Many inventors ask the USPTO for advice regarding the licensing or marketing of inventions. While the USPTO cannot predict the marketability of any particular invention, there are resources for people who wish to license or sell the rights to their inventions.
You may already know that for a nominal fee-currently $25 for each published item-the USPTO will publish an announcement of patents and serial numbers available for license or sale. This publication occurs on the second Tuesday of each month in the Official Gazette for Patents. Contact Lamont Fletcher at 703-756-1558 or visit additional resources online.
The World Intellectual Property Organization (WIPO) gives applicants an additional license offer option with a new program for international applications filed under the Patent Cooperation Treaty (PCT).
As of January 2012, WIPO's International Bureau maintains a register in which applicants can offer to license their inventions disclosed in international applications. Applicants may request that the WIPO International Bureau post indications of availability of patents for licensing purposes on its free PATENTSCOPE service.
Applicants will be able to submit licensing indications for any international application that has not exceeded the 30-month priority period. Requests for inclusion in the register may be made by submitting New Form PCT/IB/382, "Request for indication of availability for licensing purposes," or by sending a letter to the WIPO International Bureau indicating that the claimed invention is available for licensing. The request may be included with a newly filed international application as an accompanying document, or it may be filed at a later date with the International Bureau.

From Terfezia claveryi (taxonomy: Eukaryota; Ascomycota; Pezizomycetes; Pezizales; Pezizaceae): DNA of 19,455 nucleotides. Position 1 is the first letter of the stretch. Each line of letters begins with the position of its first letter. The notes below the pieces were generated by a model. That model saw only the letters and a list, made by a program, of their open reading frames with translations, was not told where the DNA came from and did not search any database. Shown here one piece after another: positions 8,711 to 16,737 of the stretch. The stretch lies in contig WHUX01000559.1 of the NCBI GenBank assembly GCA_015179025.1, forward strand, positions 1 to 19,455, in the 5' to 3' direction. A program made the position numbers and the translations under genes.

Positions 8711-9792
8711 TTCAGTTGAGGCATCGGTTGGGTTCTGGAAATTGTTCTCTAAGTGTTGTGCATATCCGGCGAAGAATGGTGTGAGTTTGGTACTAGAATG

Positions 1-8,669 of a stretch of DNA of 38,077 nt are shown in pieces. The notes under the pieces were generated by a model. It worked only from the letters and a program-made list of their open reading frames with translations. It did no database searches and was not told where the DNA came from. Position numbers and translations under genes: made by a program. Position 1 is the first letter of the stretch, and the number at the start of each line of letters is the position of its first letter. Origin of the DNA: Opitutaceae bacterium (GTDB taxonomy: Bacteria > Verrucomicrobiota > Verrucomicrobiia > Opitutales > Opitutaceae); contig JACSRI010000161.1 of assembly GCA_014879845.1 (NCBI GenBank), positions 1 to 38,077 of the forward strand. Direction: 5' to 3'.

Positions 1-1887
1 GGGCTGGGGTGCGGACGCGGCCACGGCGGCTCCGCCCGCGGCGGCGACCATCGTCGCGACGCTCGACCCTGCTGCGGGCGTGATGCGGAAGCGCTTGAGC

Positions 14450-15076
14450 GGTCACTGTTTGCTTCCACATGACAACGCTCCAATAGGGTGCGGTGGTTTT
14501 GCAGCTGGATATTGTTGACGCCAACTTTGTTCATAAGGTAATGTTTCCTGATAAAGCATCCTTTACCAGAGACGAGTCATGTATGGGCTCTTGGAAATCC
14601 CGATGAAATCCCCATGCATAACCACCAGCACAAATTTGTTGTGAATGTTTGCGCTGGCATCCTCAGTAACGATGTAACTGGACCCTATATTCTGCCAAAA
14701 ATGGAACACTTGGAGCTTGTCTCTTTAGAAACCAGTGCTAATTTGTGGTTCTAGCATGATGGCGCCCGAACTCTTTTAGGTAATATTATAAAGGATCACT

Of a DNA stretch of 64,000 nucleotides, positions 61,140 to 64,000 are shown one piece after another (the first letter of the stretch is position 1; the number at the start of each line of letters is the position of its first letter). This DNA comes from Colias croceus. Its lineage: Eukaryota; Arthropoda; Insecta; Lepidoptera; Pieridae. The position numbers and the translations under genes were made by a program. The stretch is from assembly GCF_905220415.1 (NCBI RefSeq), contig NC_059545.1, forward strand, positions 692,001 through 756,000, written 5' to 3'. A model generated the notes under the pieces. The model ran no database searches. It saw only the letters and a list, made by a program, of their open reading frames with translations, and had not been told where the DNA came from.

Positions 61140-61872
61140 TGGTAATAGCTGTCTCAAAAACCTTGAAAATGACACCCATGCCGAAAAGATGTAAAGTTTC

The WIPO program is the result of a recommendation from the June 2010 meeting of the PCT Working Group. For more information about this exciting new benefit of filing an international application, please see the December 2011 PCT Newsletter.
The USPTO gives you useful information and non-legal advice in the areas of patents and trademarks. The patent and trademark statutes and regulations should be consulted before attempting to apply for a patent or register a trademark. These laws and the application process can be complicated. If you have intellectual property that could be patented or registered as a trademark, the use of an attorney or agent who is qualified to represent you in the USPTO is advised.